Objective: To project the future supply of practicing subspecialists in obstetrics and gynecology based on the most recent numbers of physicians entering fellowships. Methods: A discrete actuarial model was developed, and supply projections were examined using 1999 subspecialty fellowship numbers from the American Board of Obstetrics and Gynecology. Results: The numbers of obstetrician-gynecologists entering subspecialty fellowships in maternal-fetal medicine (MFM) and reproductive endocrinology-infertility (REI) declined sharply between 1994 and 1999. There was a slow increase in gynecologic oncology (GO) fellows. Projections show that the numbers of practicing MFM and GO subspecialists will double by 2020, but they will be serving a 20% larger female population in the United States. Numbers of practicing REI subspecialists will increase slowly. Conclusion: The number of fellows in GO continues to enlarge progressively though slightly, whereas those in MFM and REI have fallen sharply in recent years. Among four possible factors affecting growth or decline, the ones that seem most important are existing career opportunities for both generalist and subspecialist obstetrician-gynecologists and the length of subspecialty education. Copyright (C) 2000 The American College of Obstetricians and Gynecologists.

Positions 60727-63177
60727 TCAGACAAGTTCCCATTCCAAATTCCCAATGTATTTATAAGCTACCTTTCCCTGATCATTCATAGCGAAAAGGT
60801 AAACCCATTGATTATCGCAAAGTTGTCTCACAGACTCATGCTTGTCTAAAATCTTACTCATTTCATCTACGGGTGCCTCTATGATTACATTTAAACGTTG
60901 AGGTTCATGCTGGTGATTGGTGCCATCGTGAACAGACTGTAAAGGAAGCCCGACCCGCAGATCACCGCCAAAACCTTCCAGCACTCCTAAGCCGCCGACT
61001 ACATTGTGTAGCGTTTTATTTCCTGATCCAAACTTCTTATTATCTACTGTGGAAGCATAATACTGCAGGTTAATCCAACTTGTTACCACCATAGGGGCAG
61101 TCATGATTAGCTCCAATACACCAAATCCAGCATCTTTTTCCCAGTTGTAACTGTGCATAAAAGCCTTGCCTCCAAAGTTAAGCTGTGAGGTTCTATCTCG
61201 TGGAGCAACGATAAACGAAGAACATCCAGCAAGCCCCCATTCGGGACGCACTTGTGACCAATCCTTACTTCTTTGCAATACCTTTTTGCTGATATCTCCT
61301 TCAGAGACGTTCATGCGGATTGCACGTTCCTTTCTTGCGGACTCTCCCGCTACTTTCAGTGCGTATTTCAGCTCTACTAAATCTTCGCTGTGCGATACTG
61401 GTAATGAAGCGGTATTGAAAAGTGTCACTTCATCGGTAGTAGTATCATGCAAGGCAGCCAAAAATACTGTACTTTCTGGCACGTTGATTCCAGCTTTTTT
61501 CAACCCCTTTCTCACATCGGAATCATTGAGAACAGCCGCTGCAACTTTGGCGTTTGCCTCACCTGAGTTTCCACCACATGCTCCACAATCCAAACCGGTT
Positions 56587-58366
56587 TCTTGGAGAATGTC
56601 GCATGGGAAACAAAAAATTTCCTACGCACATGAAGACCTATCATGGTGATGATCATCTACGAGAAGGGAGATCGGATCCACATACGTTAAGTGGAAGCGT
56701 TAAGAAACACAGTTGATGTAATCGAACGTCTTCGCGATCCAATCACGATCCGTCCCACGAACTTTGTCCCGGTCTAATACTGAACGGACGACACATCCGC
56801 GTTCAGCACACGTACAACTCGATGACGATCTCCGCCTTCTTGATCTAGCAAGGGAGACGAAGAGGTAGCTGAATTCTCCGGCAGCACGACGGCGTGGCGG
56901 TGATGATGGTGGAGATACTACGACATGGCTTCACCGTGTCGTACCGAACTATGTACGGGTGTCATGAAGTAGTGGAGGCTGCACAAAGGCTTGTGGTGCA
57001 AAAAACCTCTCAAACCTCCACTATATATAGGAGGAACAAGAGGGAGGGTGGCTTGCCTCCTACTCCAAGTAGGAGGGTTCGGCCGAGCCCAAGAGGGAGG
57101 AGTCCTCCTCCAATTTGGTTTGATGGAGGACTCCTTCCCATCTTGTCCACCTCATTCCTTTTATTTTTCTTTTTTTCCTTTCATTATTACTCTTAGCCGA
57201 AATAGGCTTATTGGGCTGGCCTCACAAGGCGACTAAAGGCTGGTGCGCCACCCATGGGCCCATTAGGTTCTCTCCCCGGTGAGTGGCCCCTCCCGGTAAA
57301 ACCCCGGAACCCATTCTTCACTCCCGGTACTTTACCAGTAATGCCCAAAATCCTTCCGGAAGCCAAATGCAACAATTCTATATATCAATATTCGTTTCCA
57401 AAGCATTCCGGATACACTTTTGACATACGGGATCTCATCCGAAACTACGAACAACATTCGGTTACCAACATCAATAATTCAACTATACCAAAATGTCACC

ASJC Scopus subject areas
- Obstetrics and Gynecology